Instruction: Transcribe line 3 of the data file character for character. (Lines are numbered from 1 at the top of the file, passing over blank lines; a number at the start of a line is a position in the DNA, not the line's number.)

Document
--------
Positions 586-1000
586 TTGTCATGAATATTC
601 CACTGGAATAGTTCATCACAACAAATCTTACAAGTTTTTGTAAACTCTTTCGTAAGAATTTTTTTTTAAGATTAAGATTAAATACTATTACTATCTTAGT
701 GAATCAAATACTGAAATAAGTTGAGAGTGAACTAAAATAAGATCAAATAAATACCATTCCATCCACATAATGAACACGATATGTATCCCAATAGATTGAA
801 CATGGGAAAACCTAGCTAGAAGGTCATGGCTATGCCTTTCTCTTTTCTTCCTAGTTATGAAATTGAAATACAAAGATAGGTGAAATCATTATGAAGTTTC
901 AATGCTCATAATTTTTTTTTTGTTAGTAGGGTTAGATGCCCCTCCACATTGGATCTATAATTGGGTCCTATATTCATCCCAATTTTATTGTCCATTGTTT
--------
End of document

601 CACTGGAATAGTTCATCACAACAAATCTTACAAGTTTTTGTAAACTCTTTCGTAAGAATTTTTTTTTAAGATTAAGATTAAATACTATTACTATCTTAGT